Candymaker Tries to Fend Off Vanilla Class Action
Plaintiff argues that consumer taste justifies painful legal extraction
Mars Wrigley Confectionery—we’ll just call them Mars, the familiar corporate shorthand for the snack food giant that produces M&M’s, 3 Musketeers, Milky Way and the eponymous Mars Bar—thinks that the lawyers representing Mohammed Garadi have an unhealthy obsession with their company.
Garadi and his counsel do not stand accused of being chocoholics; oh no—nothing that benign. Rather, Mars insists that Garadi’s counsel are choco-chasers, the scourge of the snack bar.
Mars claims that Garadi’s lawsuit, launched in May 2019 in New York’s Eastern District, is a “strike suit”—part of a flotilla of about “100 putative class actions” that employ “a raft of recycled complaints” against food manufacturers alleging they “intentionally deceived consumers by failing to flavor their products with flavoring 100% derived from the ‘tropical orchid of the genus Vanilla.’” (Garadi alleged misrepresentation, fraud and unjust enrichment under New York law.)
As support, the footnotes to Mars’ memo in support of dismissal list enough vanilla lawsuits to fill half a page. “The procedural history of these cases underscores their purpose,” the memo proclaims—to “leverage the threat of putative class claims and force early settlements.”
What Happened to Plain Old Vanilla?
But despite their obvious contempt for the plaintiff’s motivations, there was a genuine legal tussle going on beneath the surface.
Mars moved to dismiss the case a few days before Christmas, claiming that Garadi lacked standing to sue. The company accused Garadi of invoking the more stringent rules for labeling vanilla extract and flavoring in a context that relied on the rules for ice cream labeling. The Mars products in question—Dove Bars coated in milk chocolate—simply contain vanilla ice cream, the company argued, which invokes a separate set of definitions by the Food and Drug Administration (FDA) than vanilla extract and flavoring.
Those products, Mars argues, are distinguished from one another by the FDA through specific instructions about the amount of the product derived from vanilla beans (if you’re curious, extracts are set apart from flavorings by the amount of alcohol in each product).
But those rules don’t carry over for vanilla ice cream — “natural flavors” on the Dove Bar ingredient list is sufficient for consumers. Mars isn’t required, the company argues, to prove that those ingredients are derived from vanilla beans in the same manner they would if they were selling vanilla extract or flavoring.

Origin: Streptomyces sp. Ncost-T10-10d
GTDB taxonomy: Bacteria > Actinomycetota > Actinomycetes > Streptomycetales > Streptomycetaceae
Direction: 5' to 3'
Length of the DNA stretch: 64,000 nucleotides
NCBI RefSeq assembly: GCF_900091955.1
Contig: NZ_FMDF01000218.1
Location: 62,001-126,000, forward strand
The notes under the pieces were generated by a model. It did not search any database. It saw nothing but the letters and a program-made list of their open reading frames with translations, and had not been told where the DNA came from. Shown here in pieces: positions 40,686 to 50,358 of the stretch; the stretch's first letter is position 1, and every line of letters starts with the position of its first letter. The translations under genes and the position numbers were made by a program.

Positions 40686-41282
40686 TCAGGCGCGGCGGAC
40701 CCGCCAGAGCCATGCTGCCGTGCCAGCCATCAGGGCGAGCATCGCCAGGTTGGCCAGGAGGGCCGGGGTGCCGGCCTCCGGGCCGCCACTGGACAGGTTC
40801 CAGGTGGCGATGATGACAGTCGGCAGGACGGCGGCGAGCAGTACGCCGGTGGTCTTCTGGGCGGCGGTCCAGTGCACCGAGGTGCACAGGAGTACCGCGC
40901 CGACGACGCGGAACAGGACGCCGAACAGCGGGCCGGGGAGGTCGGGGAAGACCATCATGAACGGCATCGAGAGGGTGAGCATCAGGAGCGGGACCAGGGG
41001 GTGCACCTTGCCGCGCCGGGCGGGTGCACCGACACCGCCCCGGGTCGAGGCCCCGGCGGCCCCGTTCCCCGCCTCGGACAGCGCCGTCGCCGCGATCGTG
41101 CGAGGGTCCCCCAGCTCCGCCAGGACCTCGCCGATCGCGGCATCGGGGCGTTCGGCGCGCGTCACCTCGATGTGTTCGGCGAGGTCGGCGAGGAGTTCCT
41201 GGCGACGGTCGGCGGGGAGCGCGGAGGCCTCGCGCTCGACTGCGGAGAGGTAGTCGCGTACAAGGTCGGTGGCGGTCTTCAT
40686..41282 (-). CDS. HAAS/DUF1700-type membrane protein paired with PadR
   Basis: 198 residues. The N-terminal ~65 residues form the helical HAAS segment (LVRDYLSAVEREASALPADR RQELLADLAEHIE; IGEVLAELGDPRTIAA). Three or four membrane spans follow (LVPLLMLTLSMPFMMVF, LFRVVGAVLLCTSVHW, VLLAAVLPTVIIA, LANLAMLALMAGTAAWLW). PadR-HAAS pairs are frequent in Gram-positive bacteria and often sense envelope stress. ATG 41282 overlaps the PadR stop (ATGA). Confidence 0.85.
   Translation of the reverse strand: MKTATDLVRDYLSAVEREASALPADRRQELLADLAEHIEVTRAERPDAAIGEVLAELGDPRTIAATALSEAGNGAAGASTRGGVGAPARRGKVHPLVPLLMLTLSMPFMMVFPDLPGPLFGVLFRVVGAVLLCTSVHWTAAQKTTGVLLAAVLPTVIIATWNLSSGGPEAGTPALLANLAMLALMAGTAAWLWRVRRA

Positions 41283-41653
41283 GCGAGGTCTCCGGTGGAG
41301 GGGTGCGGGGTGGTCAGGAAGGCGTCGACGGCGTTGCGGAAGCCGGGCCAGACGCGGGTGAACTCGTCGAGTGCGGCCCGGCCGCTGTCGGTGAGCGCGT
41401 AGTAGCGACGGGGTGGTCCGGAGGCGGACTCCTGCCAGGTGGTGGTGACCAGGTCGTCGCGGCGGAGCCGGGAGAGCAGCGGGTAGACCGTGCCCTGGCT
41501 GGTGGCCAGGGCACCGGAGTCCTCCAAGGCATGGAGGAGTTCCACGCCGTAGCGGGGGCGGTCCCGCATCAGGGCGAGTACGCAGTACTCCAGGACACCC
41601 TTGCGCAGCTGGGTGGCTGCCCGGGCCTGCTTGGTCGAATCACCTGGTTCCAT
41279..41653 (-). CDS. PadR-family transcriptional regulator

In addition, Mars argued that Garadi and his fellow plaintiffs were “not authorized to enforce their view of FDCA regulations” because there is no private right of action under the Food, Drug, and Cosmetic Act and “their consumer deception and common law claims are preempted, implausible, insufficiently pleaded, and cannot withstand a motion to dismiss … .”
Garadi filed his own opposition memo defending his right to sue. He argued that the dispute was really about taste. “Defendant’s Product may contain some vanilla,” he writes, “but its taste is provided by artificial vanilla flavors, including ethyl vanillin, that are not disclosed to consumers.”
Here’s the kicker: “Plaintiffs have plausibly alleged Defendant’s ‘Vanilla’ representation on the front of the Product is likely to deceive reasonable consumers into believing the Product has a vanilla taste, provided predominantly or exclusively from vanilla beans,” the memo continues. “As Defendant has failed to rebut the [first amended complaint’s] contentions with documentation outside of the pleadings, this is not a rare situation in which dismissal as a matter of law is appropriate.”
Wow. Strike suit or not, we’re really interested in how the court will react to Garadi’s argument. Is anyone invoking a subjective judgment regarding taste free to challenge a product that has a generic characterizing flavor? Or is Garadi merely trying to rope together two unrelated FDA rulesets to make an unfair and deceptive practices case?
We await the court’s decision.
War Drums Beat in Energizer Performance Class Action
Consumer calls everything into question, from fonts to content
Here’s a flip: Last year, Energizer, the marketing demiurge behind the world’s favorite ubiquitous drum-playing rabbit, took competitor Duracell out to the woodshed over its marketing claims that the company’s Optimum batteries “offer both ‘extra life’ and ‘extra power’ in all devices – when they do not.”
We covered the dispute at the time, including the delicious snark that Energizer unloaded in its complaint. (Both parties dropped the suit in December 2019 for reasons unknown.)
Font of Trouble
But now, a little more than a year later, Energizer is on the receiving end of its own class action brought by Eduard Skylar, a consumer from Brooklyn, New York.
The Brooklynite plaintiff is leveling multiple allegations regarding a recent set of Energizer marketing claims. Some of them are rather interesting—if they’re true, that is.